A hint of caution about the upcoming fiscal year slowed the pace of Nike Inc.’s third-quarter victory lap.

This story first appeared in the March 21, 2014 issue of WWD. Subscribe Today.

The Beaverton, Ore.-based sports footwear and apparel giant topped Wall Street estimates for profits, sales and futures orders and boosted its gross margin as its Nike brand sales topped $6.5 billion, its Nike footwear sales in the period expanded 14.5 percent and its apparel sales grew 9.7 percent.

But even with futures orders — covering bookings between now and July — up 14 percent on a constant currency basis and 12 percent overall, Nike’s management tamped down expectations for the fiscal year’s final quarter and the year ahead, projecting fourth-quarter revenues to grow at a high-single-digit rate, below the double-digit futures orders level.

Donald Blair, chief financial officer, sounded a cautious note about next year’s prospects as well, even as he provided initial guidance for currency-neutral revenue growth “at or slightly above our high-single-digit target range. That said, this year’s devaluation of developing market currencies will be a significant drag on next year’s reported revenue, gross margin and profit growth. In addition, we remain committed to investing in the strategies that are driving our growth.”

Nike now expects growth in its earnings per share to be “somewhat below” the midteens target range in the coming fiscal year, according to Blair.

He said foreign exchange headwinds, particularly in Argentina, affected third-quarter results, but the impact in the fourth quarter appears to be a “little stronger.” Nike has exposure in the currency market because, while it sources about two-thirds of its product with the U.S. dollar, the other third is purchased in foreign currencies, putting gross margin at risk at times of higher volatility.

“When you operate in 190 countries, the volatility is something that goes with the territory,” he said.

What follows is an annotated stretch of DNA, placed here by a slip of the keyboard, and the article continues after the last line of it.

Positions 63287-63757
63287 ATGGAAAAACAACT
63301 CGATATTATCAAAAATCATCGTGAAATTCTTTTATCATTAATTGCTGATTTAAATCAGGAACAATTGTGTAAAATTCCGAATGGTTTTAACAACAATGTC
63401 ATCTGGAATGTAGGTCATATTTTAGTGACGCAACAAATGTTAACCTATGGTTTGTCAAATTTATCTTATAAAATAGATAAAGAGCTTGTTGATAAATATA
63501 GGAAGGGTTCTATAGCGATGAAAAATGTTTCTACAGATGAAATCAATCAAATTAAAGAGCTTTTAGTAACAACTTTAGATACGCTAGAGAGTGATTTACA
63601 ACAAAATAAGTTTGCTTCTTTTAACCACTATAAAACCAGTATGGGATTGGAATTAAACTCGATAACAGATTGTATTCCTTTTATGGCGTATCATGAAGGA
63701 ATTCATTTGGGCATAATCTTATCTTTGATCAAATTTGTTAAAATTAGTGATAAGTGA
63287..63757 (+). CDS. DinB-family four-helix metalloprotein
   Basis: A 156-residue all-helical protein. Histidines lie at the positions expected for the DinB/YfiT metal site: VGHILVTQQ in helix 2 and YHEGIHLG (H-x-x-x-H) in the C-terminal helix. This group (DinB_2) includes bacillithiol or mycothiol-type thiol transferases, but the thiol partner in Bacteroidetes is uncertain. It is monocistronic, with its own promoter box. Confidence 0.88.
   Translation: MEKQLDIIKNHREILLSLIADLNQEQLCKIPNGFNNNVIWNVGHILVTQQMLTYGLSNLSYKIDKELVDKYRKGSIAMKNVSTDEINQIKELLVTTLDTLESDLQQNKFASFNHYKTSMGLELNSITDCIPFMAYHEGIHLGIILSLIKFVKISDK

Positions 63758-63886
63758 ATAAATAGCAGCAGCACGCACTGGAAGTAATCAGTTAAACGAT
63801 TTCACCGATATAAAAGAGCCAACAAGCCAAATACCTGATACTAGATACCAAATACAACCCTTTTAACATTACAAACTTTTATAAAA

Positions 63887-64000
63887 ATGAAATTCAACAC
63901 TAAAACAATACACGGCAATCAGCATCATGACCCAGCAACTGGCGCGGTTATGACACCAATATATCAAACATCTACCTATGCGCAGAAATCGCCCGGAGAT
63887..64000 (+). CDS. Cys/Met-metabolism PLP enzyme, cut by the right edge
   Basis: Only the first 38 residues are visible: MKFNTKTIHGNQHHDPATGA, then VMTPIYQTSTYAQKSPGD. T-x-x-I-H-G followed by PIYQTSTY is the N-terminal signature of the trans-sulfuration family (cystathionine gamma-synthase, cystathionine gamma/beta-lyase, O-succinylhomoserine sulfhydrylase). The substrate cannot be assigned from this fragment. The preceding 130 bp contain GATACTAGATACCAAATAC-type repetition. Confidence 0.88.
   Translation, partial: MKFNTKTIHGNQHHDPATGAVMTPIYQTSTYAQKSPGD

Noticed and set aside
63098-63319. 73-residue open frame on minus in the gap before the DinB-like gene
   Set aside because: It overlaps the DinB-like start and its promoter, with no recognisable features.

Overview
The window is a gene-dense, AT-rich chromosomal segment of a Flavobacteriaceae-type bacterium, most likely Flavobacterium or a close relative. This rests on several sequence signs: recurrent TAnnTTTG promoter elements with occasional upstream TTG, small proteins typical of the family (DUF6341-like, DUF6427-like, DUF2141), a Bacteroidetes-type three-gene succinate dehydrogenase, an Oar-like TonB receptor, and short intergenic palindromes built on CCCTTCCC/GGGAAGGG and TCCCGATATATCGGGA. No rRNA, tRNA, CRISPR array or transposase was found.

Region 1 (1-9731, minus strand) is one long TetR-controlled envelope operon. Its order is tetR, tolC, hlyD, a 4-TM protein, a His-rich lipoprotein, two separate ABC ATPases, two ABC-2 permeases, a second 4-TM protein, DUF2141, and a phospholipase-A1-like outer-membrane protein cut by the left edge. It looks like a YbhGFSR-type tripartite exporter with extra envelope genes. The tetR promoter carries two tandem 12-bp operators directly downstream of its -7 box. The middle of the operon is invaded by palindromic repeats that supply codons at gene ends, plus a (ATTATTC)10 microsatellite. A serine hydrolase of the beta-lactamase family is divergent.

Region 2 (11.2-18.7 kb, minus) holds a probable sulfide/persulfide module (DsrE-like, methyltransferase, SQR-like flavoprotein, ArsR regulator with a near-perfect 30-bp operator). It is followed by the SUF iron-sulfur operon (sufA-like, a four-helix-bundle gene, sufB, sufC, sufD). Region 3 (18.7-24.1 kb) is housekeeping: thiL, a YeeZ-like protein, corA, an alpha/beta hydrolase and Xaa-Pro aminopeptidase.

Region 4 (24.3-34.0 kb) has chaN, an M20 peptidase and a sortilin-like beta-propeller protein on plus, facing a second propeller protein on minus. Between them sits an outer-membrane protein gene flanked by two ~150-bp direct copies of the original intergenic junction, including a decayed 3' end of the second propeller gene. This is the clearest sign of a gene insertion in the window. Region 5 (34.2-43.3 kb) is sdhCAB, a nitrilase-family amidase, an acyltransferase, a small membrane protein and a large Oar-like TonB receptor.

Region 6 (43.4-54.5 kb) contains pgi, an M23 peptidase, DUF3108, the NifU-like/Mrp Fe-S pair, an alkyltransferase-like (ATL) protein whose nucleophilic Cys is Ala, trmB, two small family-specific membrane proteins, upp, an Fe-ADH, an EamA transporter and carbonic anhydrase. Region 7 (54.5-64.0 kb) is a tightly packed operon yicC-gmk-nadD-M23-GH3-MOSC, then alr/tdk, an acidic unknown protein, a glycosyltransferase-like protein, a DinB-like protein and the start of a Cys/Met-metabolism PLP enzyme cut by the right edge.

The less-than-optimistic signals on upcoming profits sent Nike shares down 3.6 percent, to $76.40, in after-hours trading following a smaller increase upon the numbers’ release just after the markets closed. They ended the trading day at $79.27, up 0.2 percent.

Third-quarter results easily surpassed estimates. In the three months ended Feb. 28, net income declined 20.9 percent to $685 million, or 76 cents a share, 4 cents above the consensus estimate of analysts and against year-ago profits of $966 million, or 95 cents. Stripping out discontinued operations, such as the divested Cole Haan and Umbro brands, net income rose 3.5 percent from the prior-year level of $662 million, or 73 cents.

Revenues jumped 12.7 percent to $6.97 billion from $6.19 billion, with Nike brand revenues up 12.4 percent, to $6.55 billion, and Converse sales ahead 16.3 percent to $420 million. Within the Nike segment, footwear sales were up 14.5 percent, to $4.22 billion, and apparel turnover expanded 9.7 percent to $1.89 billion.

Gross margin grew 40 basis points to 44.2 percent of revenues while inventories stood at $3.83 billion, 11.7 percent higher than a year ago.

Mark Parker, chief executive officer, noted that the company has made substantial investments in product development and marketing in advance of its involvement with the FIFA World Cup, which begins in Brazil June 12. He promised “more amazing products to come” before the event.

Year-to-date net income rose 10.2 percent, to $2 billion, or $2.20 a diluted share, while revenues for the first nine months were $20.37 billion, 9.4 percent better than in the comparable period last year.